Norway oil workers reach preliminary wage deal, say negotiators

Reuters News
Posted: Sep 22, 2012 2:34 PM
Norway oil workers reach preliminary wage deal, say negotiators

(Reuters) - Norwegian energy firms and oil services workers reached a preliminary wage deal on Saturday, raising hopes the sides could avoid another strike after labor action in July hamstrung the world's eighth-largest oil exporter.

The sides agreed on a 4.5 percent wage increase plus an rise in various supplements, subject to a ballot by the 5,800 employees covered under a collective agreement, negotiators said in separate statements.

"Negotiations have yielded a new proposal for next year's wage agreement ... and a ballot to members will be sent out at the beginning of next week," said the Industri Energi trade union in a statement.

Oil services workers threatened to strike sometime in October after wage talks broke down in August and the sides were expected to go into forced mediation in early October.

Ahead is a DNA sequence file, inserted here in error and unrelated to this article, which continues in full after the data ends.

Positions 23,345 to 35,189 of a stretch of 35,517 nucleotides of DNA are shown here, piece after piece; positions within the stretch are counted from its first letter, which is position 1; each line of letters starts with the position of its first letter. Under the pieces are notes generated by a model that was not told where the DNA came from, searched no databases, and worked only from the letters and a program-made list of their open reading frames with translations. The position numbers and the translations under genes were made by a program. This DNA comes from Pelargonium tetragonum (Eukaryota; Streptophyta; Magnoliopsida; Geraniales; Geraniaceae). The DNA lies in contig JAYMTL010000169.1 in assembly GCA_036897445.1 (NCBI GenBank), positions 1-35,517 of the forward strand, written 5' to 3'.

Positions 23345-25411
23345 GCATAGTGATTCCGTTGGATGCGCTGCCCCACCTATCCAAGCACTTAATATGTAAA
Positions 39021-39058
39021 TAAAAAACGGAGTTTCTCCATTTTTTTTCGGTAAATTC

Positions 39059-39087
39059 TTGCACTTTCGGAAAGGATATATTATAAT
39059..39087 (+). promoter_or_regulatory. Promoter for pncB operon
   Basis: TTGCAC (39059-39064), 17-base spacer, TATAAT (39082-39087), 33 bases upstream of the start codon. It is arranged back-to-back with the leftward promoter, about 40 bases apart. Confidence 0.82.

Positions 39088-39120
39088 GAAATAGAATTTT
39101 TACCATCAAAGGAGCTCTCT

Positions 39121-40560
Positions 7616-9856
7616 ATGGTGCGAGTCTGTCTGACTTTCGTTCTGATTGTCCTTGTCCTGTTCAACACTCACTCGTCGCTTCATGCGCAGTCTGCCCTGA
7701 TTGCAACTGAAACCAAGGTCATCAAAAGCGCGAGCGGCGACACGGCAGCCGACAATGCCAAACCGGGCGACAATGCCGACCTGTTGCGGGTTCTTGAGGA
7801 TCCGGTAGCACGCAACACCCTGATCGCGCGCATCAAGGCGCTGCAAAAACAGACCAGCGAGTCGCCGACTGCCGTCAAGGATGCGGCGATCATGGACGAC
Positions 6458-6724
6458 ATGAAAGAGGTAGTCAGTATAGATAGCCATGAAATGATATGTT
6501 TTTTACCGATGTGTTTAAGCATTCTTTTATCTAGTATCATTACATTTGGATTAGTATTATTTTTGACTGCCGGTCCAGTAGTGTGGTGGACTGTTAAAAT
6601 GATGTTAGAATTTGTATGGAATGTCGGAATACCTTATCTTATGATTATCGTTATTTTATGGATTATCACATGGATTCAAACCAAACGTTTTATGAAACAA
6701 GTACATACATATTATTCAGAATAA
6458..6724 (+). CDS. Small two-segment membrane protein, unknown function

Offshore production workers shut around 13 percent of Norway's oil output in a 16-day strike in July, and only returned to work after the government broke up the strike when companies threatened a full lock out.

Services workers, who were not part of that strike, said they were also ready to shut down part of the sector if their wages were not improved.

Norwegian oil workers are the best paid in the world, earning $180,000 on average, but continue to demand a bigger share of Norway's economic success amid Europe's economic slowdown.

The Norwegian economy grew by an annual 5 percent in the second quarter, the fastest in Europe.

Unemployment is 3 percent, the country has no debt and no budget deficit, and record oil investments are expected to keep growth high for years to come.

(Reporting by Balazs Koranyi; Editing by Sophie Hares)